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He was able to use his education from both degrees in Uganda. He started with design work in the office and then moved into the field to perform construction management for the designs he had worked on. “It was a great experience. A lot of it was trade training and mentoring of the field workers,” he said. “Construction quality is a big issue over there, so our role was to bring in the western knowledge and experience and teach that to them. They are very hands on and know a lot about construction for the east African community. It was a blend of learning their culture and how they do things, but trying to bring in some good attributes of the western way of building to make sure you have quality buildings that stand up and keep people safe. That was a cultural experience learning how to balance that, and work back and forth with the workers on site.”

Furia’s projects included working on a hospital, several children’s homes for an orphanage organization called Cherish Uganda, and an office for the Mission Aviation Fellowship associated with EMI.

In May, Furia started working for the SSOE Group as a full-time project technology coordinator. They were able to hire him after he received his first degree in architecture and environmental design. He’s been working in between the design world and construction world as SSOE offers both.

According to Dr. Wilfred Roudebush, interim chair of the Departments of Architecture and Environmental Design, and Construction Management, Furia will be well prepared for the Integrated Project Delivery (IPD) delivery approach. IPD fosters collaborations during design and construction.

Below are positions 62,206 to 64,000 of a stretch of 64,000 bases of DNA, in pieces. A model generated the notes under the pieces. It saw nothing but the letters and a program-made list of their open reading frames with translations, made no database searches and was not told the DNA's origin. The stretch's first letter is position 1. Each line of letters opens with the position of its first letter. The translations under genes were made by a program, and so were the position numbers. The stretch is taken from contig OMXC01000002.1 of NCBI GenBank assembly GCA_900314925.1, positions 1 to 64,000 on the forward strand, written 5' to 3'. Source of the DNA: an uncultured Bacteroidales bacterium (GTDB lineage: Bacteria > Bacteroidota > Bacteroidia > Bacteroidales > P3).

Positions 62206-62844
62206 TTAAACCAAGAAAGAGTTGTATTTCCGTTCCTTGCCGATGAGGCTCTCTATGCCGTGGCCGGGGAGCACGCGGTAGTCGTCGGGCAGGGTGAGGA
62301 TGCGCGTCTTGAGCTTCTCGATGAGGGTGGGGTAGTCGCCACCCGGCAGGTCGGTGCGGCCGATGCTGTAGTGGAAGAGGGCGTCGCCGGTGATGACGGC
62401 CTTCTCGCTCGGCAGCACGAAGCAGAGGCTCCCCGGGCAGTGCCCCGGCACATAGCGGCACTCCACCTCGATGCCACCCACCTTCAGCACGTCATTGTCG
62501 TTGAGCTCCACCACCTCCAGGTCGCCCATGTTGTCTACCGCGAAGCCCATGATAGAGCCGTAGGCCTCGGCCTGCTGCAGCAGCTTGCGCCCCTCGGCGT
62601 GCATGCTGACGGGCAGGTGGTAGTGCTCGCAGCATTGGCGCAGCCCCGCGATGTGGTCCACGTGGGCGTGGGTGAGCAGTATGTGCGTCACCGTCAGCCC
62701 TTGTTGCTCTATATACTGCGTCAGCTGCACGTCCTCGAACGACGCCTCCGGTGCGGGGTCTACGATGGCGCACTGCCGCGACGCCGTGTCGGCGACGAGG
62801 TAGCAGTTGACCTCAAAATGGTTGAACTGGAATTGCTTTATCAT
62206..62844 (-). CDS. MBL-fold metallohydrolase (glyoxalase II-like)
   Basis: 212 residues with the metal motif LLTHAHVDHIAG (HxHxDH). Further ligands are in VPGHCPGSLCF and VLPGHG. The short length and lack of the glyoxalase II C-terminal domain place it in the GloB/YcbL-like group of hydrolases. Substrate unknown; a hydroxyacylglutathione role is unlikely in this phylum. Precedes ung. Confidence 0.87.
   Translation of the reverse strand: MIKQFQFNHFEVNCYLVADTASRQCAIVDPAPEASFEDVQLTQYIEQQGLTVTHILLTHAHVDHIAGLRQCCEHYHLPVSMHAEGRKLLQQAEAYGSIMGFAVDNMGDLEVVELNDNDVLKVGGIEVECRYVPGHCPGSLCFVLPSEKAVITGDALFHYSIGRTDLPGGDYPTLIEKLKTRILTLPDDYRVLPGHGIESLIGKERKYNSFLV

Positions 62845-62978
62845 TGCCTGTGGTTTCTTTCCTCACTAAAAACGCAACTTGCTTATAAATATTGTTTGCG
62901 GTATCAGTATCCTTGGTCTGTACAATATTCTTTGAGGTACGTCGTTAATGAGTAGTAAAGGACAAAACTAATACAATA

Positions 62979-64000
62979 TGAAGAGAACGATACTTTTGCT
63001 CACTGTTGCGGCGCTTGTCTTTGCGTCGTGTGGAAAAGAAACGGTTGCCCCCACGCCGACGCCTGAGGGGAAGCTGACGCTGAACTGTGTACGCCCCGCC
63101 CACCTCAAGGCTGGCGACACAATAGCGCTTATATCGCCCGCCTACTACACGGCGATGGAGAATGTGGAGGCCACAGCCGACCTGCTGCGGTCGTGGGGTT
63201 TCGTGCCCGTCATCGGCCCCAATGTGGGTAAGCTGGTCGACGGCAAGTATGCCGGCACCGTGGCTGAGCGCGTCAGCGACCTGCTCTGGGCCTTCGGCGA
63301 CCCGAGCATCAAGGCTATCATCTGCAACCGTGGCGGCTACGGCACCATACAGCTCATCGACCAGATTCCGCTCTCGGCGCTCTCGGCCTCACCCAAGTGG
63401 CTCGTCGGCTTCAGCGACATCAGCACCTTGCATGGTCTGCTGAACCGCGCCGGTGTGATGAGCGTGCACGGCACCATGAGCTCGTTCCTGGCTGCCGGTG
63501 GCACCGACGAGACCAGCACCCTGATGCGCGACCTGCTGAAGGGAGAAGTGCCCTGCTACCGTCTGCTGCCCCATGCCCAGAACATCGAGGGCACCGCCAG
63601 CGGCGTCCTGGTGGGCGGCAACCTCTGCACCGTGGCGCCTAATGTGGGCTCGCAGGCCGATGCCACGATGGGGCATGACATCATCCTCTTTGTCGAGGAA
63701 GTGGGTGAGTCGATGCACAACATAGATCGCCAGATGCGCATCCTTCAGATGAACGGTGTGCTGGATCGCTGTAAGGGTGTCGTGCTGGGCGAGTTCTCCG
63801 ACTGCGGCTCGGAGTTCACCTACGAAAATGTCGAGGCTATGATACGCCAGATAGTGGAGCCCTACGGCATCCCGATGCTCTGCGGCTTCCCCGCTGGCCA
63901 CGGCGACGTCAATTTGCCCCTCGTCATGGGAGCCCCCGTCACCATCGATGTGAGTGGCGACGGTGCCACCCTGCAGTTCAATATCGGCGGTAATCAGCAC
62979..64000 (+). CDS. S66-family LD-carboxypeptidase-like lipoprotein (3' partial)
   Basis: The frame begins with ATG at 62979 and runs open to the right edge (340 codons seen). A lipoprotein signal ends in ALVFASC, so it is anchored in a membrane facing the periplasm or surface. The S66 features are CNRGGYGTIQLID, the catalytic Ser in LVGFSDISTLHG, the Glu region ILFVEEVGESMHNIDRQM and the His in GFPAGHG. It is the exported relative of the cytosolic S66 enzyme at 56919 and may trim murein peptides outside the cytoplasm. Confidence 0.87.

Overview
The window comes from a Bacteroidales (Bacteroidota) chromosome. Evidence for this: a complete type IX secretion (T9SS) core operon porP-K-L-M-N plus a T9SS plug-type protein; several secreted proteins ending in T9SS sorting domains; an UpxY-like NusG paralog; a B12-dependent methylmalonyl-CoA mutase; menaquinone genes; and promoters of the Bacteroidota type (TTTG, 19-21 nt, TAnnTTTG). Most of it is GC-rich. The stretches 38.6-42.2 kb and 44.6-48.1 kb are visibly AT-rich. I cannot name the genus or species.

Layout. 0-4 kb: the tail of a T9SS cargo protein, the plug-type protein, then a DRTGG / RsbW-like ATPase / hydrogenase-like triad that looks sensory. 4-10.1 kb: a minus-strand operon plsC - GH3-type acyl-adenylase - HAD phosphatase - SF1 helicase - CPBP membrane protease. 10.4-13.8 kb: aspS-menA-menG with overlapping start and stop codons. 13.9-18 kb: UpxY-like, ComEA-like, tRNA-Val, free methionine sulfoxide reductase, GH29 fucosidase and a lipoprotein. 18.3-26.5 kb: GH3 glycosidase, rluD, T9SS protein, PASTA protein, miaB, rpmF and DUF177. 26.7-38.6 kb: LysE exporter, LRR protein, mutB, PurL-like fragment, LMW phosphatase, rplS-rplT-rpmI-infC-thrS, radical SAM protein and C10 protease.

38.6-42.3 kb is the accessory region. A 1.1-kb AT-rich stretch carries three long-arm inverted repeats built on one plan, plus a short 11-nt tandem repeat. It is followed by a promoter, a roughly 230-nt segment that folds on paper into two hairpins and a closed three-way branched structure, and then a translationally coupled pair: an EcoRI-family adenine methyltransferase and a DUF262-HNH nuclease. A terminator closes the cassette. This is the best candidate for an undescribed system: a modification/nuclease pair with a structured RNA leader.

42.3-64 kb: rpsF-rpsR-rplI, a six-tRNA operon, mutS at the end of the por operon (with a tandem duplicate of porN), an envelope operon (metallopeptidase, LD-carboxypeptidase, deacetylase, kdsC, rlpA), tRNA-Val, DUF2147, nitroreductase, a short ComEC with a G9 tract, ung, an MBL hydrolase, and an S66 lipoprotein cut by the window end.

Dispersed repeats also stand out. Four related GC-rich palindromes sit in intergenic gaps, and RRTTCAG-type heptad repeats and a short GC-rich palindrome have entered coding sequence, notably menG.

Furia uses 3D technology to work from design to construction to solve issues on the design side as far as constructability. He works with the designers and the builders trying to bridge both sides so they communicate better. “It’s something the industry really needs and something I learned from BGSU,” Furia said. “The two sides can butt heads, but if they collaborate and work together things go a lot more smoothly. Projects get built better and cheaper. It’s a newer role within the industry with people learning how to work back and forth more, and using technology specifically to do that is my role.”

Furia is enjoying his diverse responsibilities at SSOE Group—from design one week to construction management and quality control the next. He’s utilizing his skill sets from both architecture and construction management. “I’m not pigeon-holed into one area,” he shared. “I get to use everything I’ve learned. That’s the best part.”

He feels the architecture program at BGSU may not be as well known as other programs, but because it is a smaller program he received a lot of personal attention from his professors. If he had gone to a larger university he may have been one of the crowd and had a lot more competition for that attention.

“It was good to have personal relationships with my professors. It was something I needed coming in with no experience and they walked me through certain things,” Furia said. “The construction management program is just awesome. Travis Chapin, former chair and associate professor of construction management, was excellent. I always had personal attention from him and could always talk to him about my career plans. There is an interesting cultural difference between the two fields, but it was a fun experience and prepared me well for the industry.”

“I’m the second out of three in my family to graduate from BGSU. My brother, Rob, graduated in 2012 in actuarial science, and my sister, Annie, will be a junior in journalism and the chief editor of the BGNews,” he said. “It’s funny because I wouldn’t have said in high school that BG was my first choice, but everyone who comes here ends up loving it.”